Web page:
At around 2pm we were just beginning to think about to head up to the Ptarmigan and the winds picked up. So it was a battle with the winds back down to the car park which we got just in time as the ski road was shut! Good timing to as later that day and during the night the winds were recorded at over 150mph on the top of Cairngorm.

Navigation in the rain! - Wednesday

The forecast was poor for today with strong winds and a freezing level above the summits so we opted to stay low and work on our navigation. We spend about an hour in the morning inside looking at some theory and then headed out after a coffee to look at taking bearings and using pacing. After a bit to eat we headed out into the woods that surround Glenmore Lodge and used the orienteering maps to look at lots of different navigation techniques, as well as focusing on contour interpretation.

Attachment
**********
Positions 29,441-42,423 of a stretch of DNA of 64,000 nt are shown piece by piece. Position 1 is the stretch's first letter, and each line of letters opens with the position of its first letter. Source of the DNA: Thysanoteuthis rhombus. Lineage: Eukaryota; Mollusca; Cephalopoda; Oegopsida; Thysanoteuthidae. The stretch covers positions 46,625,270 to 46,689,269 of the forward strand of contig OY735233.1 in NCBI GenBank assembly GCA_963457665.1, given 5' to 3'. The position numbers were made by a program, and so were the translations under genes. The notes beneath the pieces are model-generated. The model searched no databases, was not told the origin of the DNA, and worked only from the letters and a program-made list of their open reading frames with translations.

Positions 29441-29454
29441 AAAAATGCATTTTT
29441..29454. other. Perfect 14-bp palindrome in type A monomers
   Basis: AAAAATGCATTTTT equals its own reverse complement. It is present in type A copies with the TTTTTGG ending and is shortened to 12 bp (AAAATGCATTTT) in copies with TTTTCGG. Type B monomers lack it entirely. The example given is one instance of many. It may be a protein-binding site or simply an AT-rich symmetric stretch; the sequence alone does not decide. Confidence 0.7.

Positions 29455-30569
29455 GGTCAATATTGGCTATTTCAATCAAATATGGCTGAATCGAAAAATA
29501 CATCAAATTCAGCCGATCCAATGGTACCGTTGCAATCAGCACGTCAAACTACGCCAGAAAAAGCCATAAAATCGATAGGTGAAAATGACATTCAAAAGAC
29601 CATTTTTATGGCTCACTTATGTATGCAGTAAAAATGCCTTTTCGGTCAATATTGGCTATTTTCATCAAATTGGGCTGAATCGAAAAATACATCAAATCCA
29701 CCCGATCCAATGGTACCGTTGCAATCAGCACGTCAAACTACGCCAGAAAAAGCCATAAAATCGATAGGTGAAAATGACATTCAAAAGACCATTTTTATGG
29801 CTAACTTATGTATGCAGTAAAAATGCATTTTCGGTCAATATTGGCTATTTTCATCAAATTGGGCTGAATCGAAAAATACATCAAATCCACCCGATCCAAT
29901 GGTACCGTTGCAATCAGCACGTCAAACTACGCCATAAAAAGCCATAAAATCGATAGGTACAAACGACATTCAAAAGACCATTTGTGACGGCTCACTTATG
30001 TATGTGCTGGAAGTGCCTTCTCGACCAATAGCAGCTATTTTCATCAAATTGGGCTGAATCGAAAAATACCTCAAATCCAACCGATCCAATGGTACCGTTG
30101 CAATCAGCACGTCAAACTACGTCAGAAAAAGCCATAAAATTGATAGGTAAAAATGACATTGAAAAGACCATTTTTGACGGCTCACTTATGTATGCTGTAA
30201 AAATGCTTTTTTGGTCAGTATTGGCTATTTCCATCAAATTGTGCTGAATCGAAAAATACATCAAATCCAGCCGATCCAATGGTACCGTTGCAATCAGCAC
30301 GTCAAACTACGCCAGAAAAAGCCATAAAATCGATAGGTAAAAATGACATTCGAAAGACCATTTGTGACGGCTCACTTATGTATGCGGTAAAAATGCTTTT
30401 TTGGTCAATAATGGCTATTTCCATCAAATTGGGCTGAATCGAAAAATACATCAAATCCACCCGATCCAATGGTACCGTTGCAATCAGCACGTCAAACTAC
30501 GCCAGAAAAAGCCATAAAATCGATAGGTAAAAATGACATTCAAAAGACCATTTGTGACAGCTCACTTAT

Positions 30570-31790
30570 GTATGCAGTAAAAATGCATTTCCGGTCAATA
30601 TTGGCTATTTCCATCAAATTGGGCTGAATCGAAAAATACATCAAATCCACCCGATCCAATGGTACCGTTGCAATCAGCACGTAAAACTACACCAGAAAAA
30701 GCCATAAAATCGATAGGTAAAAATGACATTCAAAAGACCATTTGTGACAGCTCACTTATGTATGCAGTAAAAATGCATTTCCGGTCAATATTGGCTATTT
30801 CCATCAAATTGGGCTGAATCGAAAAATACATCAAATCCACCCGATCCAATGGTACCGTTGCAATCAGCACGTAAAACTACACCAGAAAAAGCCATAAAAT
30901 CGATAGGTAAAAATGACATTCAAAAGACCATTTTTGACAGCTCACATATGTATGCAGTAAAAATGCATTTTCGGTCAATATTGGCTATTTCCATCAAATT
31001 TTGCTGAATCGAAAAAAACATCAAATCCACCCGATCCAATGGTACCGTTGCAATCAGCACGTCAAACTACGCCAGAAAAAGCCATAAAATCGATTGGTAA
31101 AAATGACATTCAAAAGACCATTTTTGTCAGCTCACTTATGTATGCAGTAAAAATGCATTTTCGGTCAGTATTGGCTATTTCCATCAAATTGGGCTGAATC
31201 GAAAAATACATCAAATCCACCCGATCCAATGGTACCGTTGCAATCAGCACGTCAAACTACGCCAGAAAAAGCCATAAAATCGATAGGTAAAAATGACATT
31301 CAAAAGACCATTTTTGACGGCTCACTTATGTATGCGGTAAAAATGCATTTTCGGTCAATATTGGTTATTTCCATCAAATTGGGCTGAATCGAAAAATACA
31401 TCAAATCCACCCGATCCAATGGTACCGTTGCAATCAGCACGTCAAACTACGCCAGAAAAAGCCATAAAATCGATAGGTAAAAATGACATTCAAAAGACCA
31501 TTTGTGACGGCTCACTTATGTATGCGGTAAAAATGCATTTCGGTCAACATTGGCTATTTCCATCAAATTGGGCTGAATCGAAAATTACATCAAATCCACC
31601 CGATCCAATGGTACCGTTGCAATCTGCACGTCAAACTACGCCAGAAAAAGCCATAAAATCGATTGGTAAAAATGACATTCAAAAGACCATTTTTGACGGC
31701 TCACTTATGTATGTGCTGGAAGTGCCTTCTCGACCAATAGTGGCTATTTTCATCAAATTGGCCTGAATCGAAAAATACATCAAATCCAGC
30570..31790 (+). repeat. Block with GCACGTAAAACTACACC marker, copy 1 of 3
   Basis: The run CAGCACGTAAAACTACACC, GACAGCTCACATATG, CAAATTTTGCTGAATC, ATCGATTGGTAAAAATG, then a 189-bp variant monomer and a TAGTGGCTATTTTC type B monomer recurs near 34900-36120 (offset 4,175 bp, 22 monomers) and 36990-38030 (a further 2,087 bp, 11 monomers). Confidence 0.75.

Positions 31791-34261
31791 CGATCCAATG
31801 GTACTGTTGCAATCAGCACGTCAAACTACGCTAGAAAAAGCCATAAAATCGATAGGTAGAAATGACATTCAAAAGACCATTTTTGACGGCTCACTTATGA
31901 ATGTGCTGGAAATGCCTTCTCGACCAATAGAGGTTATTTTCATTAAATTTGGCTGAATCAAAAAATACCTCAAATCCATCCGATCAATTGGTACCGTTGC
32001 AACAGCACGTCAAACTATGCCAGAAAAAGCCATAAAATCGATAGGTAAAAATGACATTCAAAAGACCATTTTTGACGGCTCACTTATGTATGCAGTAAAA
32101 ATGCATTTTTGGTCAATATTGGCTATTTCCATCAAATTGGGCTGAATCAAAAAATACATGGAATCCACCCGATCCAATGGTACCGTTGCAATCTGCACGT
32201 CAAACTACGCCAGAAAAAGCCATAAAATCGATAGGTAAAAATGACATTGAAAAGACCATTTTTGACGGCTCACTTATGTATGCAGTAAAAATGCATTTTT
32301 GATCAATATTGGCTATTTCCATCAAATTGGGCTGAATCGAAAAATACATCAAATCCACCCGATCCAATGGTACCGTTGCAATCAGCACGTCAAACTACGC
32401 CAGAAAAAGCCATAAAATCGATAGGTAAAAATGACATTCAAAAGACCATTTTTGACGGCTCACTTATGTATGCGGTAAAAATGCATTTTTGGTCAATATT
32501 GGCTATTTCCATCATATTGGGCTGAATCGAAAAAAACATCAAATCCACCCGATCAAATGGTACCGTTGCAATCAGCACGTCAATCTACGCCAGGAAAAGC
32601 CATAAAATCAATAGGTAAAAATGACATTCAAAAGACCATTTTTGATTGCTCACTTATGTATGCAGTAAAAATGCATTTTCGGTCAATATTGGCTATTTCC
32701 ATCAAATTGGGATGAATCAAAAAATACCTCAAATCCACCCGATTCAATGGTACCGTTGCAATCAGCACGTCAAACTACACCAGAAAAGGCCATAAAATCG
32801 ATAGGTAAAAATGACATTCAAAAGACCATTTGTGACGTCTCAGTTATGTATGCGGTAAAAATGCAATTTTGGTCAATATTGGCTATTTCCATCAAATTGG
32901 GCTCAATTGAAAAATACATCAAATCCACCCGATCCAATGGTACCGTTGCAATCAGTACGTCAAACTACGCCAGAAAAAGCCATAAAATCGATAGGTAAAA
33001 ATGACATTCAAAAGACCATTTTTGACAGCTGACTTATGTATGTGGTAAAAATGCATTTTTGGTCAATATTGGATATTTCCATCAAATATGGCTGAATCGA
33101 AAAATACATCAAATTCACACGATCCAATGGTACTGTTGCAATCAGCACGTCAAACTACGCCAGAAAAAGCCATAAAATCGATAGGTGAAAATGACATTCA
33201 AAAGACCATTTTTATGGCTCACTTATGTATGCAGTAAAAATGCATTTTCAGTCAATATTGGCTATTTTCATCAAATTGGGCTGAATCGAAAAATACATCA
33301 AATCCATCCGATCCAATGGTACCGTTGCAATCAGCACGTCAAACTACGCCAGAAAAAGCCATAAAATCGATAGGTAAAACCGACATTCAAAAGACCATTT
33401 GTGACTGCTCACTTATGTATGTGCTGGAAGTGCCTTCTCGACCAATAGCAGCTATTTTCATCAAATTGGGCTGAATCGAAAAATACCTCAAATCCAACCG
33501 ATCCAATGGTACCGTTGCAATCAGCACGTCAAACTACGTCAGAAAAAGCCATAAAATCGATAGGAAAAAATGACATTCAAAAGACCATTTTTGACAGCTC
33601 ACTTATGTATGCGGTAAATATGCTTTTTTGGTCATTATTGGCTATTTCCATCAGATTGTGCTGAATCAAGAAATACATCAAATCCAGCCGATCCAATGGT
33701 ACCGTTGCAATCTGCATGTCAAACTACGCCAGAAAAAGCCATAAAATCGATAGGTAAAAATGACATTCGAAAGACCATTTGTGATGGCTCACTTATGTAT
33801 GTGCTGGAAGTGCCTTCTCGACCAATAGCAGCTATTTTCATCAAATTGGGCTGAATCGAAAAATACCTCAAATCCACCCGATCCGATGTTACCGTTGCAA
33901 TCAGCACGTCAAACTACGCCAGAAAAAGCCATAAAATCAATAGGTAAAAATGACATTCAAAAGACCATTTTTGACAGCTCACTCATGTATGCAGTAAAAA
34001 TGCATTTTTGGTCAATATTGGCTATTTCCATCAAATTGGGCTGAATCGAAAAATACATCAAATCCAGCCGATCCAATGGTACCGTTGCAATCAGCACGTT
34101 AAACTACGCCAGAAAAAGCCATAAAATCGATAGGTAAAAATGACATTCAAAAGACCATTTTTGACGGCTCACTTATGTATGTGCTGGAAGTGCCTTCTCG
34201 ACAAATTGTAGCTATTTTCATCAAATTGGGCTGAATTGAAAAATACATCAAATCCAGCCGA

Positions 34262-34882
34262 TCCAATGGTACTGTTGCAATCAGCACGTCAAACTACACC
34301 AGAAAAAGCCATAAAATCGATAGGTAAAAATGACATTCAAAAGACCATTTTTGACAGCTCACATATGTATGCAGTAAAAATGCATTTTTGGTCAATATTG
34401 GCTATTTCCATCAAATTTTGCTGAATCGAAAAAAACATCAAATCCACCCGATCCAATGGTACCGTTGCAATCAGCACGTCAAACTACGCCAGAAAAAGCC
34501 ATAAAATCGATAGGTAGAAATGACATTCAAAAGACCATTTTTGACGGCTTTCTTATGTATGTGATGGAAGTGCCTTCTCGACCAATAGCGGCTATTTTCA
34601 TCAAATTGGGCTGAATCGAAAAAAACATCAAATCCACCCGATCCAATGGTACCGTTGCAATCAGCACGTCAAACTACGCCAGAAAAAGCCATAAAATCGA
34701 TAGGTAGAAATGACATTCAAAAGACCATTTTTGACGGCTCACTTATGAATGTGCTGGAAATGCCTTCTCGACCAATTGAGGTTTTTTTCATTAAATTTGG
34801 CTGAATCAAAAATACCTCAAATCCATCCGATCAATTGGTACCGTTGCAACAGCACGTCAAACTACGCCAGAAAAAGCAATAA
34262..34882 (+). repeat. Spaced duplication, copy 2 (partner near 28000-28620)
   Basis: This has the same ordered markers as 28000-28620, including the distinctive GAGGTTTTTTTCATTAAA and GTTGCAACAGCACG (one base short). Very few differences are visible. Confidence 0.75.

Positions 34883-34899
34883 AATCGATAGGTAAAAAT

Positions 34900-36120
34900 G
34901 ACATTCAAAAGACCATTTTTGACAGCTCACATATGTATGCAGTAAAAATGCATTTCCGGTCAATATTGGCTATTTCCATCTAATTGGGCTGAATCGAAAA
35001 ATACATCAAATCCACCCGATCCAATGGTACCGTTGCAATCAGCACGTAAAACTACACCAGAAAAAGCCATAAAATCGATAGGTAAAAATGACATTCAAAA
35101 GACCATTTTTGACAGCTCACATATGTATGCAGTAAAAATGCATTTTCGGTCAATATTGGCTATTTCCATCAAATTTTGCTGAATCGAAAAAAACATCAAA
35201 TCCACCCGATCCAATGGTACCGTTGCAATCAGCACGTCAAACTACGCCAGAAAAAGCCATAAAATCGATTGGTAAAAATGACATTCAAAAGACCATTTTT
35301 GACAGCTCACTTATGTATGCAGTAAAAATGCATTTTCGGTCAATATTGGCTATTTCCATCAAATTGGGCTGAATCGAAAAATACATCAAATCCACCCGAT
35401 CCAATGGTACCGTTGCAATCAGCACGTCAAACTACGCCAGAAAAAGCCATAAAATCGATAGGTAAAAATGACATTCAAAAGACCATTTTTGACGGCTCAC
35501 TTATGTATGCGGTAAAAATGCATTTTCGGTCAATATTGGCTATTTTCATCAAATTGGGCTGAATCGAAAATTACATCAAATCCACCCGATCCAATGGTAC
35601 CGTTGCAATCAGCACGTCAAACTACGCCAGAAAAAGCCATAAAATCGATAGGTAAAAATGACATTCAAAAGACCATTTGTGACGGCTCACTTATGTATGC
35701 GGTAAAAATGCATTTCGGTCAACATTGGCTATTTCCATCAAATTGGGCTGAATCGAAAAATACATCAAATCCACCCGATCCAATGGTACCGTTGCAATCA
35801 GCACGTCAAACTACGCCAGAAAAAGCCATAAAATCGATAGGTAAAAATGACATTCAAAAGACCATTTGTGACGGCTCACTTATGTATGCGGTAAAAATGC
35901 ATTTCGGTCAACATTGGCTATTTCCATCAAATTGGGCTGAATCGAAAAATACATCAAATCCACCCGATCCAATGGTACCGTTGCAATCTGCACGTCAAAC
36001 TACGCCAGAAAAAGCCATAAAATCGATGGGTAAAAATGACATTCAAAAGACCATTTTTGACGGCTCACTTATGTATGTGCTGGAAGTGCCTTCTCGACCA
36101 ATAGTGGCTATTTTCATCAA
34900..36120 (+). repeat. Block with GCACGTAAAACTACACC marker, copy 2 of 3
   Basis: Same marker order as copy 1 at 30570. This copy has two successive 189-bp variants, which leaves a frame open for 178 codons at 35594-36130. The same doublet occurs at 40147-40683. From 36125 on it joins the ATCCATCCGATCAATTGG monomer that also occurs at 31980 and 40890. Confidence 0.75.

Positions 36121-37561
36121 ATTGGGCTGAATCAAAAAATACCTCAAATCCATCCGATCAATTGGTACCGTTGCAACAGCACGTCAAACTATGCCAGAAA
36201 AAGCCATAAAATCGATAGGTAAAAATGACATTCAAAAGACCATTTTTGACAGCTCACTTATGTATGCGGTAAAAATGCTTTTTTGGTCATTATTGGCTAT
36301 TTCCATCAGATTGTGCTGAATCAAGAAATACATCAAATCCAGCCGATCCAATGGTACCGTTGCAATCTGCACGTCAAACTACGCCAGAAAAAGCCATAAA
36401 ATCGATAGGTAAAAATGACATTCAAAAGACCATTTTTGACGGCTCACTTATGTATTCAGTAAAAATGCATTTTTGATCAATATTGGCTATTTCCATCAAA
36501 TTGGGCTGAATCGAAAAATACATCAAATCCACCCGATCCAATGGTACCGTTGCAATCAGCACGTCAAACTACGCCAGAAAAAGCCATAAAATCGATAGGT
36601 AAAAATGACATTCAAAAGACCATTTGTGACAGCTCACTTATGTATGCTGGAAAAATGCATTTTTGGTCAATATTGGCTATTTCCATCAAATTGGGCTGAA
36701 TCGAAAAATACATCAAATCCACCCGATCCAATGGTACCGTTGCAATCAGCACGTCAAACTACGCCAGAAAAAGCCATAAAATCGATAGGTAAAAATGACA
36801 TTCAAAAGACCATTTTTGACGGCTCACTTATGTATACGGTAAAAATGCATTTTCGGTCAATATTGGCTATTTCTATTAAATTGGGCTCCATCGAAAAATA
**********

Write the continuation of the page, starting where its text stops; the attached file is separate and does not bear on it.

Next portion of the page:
It rained for most of the day but by mid afternoon the temperature had started to drop and the rain turned to snow higher up on the mountain. Looks like a stormy forecast for tomorrow but it will be cold!

Tuesday, 1 February 2011

All things Spiky